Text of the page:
The high prevalence of SSD of unknown origin at 6 years of age (3.8%: Shriberg, Tomblin, & McSweeny, 1999), persisting to 8 years of age (3.6%: Wren et al., 2009), places SSD among the most frequently occurring childhood disorders warranting public health resources for research in prevention, assessment, and treatment.

Speech Sound Disorders (SSD) put children at risk for literacy development, reduced peer acceptance, and limitations in vocational options. Our research goals are to understand the causal pathways that lead to each of eight subtypes of SSD so that clinicians can select the appropriate intervention approach for each child, and researchers can conduct studies leading to the prevention of some subtypes of SSD.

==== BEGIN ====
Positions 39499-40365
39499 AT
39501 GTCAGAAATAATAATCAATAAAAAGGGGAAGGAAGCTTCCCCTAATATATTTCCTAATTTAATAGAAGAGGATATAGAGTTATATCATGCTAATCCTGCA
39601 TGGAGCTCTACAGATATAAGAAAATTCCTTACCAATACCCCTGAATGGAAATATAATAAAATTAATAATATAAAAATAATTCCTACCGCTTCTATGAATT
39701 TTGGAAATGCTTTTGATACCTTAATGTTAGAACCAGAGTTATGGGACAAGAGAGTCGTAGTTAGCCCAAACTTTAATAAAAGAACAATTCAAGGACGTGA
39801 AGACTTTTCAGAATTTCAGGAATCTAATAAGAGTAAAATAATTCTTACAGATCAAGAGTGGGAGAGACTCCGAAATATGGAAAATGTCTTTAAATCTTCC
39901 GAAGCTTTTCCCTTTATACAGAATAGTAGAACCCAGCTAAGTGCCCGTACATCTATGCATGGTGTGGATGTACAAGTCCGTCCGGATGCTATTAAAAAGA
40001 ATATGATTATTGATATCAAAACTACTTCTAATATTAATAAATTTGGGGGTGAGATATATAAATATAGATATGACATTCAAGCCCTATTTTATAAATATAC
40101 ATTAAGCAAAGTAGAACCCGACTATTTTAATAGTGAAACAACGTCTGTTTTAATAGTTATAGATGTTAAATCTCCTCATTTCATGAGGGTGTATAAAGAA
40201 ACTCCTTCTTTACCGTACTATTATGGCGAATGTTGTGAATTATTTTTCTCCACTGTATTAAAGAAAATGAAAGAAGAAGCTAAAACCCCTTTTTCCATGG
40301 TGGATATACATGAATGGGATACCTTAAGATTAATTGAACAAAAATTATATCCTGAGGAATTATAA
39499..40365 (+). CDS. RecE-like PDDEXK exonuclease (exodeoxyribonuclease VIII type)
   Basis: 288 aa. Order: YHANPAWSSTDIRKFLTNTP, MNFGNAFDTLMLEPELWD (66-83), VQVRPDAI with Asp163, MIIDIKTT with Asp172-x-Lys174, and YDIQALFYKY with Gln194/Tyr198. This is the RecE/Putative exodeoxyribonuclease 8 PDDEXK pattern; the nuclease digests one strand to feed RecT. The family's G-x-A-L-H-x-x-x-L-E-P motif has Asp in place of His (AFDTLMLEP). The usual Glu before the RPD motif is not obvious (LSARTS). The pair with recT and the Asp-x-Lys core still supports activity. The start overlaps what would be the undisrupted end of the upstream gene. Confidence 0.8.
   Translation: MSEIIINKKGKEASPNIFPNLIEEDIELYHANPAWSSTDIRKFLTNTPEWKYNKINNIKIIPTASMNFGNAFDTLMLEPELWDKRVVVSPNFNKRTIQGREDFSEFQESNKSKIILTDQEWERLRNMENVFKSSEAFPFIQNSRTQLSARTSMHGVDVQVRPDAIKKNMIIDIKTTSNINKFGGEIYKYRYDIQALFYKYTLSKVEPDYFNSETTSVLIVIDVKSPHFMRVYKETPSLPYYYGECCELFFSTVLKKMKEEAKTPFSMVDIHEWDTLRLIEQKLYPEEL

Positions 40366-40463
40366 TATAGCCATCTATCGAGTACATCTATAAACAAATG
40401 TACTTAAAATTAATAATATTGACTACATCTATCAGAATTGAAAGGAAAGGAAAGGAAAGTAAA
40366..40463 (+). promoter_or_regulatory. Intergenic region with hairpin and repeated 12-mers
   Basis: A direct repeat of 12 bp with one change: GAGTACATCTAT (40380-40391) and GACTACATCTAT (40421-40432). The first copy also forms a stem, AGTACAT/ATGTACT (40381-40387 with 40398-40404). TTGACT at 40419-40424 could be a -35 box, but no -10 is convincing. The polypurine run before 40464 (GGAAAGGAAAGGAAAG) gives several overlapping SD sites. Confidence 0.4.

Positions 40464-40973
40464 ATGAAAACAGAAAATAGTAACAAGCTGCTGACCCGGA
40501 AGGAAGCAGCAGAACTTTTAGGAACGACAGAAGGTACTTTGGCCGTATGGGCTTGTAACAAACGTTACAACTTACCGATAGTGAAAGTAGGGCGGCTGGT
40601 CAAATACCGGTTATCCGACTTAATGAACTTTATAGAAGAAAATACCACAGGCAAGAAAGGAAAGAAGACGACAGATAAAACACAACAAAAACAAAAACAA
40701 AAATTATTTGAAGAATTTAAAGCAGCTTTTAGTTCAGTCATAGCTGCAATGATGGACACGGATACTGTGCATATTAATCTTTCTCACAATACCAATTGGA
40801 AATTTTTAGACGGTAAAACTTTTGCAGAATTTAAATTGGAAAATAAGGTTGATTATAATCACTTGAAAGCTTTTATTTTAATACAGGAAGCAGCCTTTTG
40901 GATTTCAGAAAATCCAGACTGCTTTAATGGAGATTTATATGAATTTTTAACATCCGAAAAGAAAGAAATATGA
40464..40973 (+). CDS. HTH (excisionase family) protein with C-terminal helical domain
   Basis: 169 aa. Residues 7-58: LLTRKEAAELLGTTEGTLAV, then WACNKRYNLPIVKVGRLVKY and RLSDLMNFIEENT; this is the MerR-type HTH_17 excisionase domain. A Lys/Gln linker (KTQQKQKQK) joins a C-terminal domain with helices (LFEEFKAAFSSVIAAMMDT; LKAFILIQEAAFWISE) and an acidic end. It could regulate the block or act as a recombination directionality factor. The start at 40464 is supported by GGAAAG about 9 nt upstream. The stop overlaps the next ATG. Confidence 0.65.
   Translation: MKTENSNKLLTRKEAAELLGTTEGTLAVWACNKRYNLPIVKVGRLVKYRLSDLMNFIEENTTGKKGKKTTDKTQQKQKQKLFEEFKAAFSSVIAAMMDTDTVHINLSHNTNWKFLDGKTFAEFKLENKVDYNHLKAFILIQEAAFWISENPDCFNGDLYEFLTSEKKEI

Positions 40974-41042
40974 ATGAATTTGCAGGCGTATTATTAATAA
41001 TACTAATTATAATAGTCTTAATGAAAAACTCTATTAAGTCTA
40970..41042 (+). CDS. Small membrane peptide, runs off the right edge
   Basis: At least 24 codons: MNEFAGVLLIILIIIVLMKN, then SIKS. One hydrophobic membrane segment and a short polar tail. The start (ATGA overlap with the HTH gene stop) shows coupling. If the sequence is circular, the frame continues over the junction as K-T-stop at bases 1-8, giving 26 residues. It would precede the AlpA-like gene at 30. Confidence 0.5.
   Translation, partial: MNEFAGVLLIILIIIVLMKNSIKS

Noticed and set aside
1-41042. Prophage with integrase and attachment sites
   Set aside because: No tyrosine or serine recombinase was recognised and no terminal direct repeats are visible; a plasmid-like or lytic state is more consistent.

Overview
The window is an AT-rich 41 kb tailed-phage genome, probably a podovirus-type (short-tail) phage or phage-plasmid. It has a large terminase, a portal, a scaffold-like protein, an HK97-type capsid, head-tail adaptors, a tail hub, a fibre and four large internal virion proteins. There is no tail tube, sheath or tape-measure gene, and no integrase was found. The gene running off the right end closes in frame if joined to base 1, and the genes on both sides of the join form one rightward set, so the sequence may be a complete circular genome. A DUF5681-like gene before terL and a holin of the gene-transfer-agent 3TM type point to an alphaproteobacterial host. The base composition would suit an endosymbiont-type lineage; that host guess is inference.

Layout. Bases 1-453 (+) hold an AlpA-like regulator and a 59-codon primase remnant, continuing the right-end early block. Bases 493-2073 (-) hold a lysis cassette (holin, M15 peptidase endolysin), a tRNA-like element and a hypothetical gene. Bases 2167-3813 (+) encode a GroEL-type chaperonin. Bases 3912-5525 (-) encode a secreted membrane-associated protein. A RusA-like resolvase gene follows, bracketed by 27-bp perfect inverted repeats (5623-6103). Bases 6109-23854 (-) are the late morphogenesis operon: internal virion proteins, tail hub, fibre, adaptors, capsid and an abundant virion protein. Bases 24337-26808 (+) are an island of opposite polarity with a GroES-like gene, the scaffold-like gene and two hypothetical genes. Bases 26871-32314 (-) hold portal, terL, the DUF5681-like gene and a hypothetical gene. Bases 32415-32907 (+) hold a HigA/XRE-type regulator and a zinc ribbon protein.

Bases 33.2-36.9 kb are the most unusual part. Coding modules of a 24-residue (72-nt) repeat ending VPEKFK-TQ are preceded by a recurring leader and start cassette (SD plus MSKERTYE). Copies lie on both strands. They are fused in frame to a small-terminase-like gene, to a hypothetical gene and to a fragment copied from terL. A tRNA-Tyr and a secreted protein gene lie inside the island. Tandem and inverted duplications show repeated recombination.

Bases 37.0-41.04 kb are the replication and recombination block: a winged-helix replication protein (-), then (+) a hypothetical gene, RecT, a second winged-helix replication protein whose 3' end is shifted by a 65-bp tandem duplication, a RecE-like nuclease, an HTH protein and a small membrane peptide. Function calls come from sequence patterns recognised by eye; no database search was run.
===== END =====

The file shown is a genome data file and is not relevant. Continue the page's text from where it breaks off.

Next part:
Current Projects